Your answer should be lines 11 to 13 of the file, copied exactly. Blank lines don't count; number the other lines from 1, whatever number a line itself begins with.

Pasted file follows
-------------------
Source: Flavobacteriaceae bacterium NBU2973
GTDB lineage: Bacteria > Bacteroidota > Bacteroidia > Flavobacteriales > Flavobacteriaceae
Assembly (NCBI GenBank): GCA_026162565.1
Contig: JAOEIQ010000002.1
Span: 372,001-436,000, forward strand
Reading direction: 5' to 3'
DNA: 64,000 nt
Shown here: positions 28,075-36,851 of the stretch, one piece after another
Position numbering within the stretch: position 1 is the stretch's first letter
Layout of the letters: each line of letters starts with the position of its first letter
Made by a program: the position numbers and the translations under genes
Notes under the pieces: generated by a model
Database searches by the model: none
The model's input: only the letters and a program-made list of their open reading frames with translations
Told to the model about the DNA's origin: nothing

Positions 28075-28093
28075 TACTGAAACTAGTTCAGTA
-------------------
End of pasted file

Made by a program: the position numbers and the translations under genes
Notes under the pieces: generated by a model
Database searches by the model: none